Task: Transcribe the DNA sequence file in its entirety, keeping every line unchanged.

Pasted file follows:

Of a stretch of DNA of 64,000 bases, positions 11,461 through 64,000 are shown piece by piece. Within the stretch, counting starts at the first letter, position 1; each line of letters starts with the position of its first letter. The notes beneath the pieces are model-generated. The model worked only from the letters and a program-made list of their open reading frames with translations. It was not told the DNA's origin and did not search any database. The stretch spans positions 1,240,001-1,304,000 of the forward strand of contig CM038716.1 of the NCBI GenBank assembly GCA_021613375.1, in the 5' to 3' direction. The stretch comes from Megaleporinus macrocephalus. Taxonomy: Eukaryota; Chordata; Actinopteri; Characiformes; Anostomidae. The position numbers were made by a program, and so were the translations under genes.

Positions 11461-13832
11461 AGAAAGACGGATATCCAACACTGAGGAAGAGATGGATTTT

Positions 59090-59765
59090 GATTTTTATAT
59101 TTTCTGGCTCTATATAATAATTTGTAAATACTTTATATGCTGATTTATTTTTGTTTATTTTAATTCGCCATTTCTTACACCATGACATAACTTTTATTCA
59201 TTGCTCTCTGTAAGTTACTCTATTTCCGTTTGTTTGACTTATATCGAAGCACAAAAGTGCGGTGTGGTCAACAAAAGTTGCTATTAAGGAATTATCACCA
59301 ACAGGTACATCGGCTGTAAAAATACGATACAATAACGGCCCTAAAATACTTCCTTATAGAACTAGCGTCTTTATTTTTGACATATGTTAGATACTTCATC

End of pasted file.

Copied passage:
Of a stretch of DNA of 64,000 bases, positions 11,461 through 64,000 are shown piece by piece. Within the stretch, counting starts at the first letter, position 1; each line of letters starts with the position of its first letter. The notes beneath the pieces are model-generated. The model worked only from the letters and a program-made list of their open reading frames with translations. It was not told the DNA's origin and did not search any database. The stretch spans positions 1,240,001-1,304,000 of the forward strand of contig CM038716.1 of the NCBI GenBank assembly GCA_021613375.1, in the 5' to 3' direction. The stretch comes from Megaleporinus macrocephalus. Taxonomy: Eukaryota; Chordata; Actinopteri; Characiformes; Anostomidae. The position numbers were made by a program, and so were the translations under genes.

Positions 11461-13832
11461 AGAAAGACGGATATCCAACACTGAGGAAGAGATGGATTTT

Positions 59090-59765
59090 GATTTTTATAT
59101 TTTCTGGCTCTATATAATAATTTGTAAATACTTTATATGCTGATTTATTTTTGTTTATTTTAATTCGCCATTTCTTACACCATGACATAACTTTTATTCA
59201 TTGCTCTCTGTAAGTTACTCTATTTCCGTTTGTTTGACTTATATCGAAGCACAAAAGTGCGGTGTGGTCAACAAAAGTTGCTATTAAGGAATTATCACCA
59301 ACAGGTACATCGGCTGTAAAAATACGATACAATAACGGCCCTAAAATACTTCCTTATAGAACTAGCGTCTTTATTTTTGACATATGTTAGATACTTCATC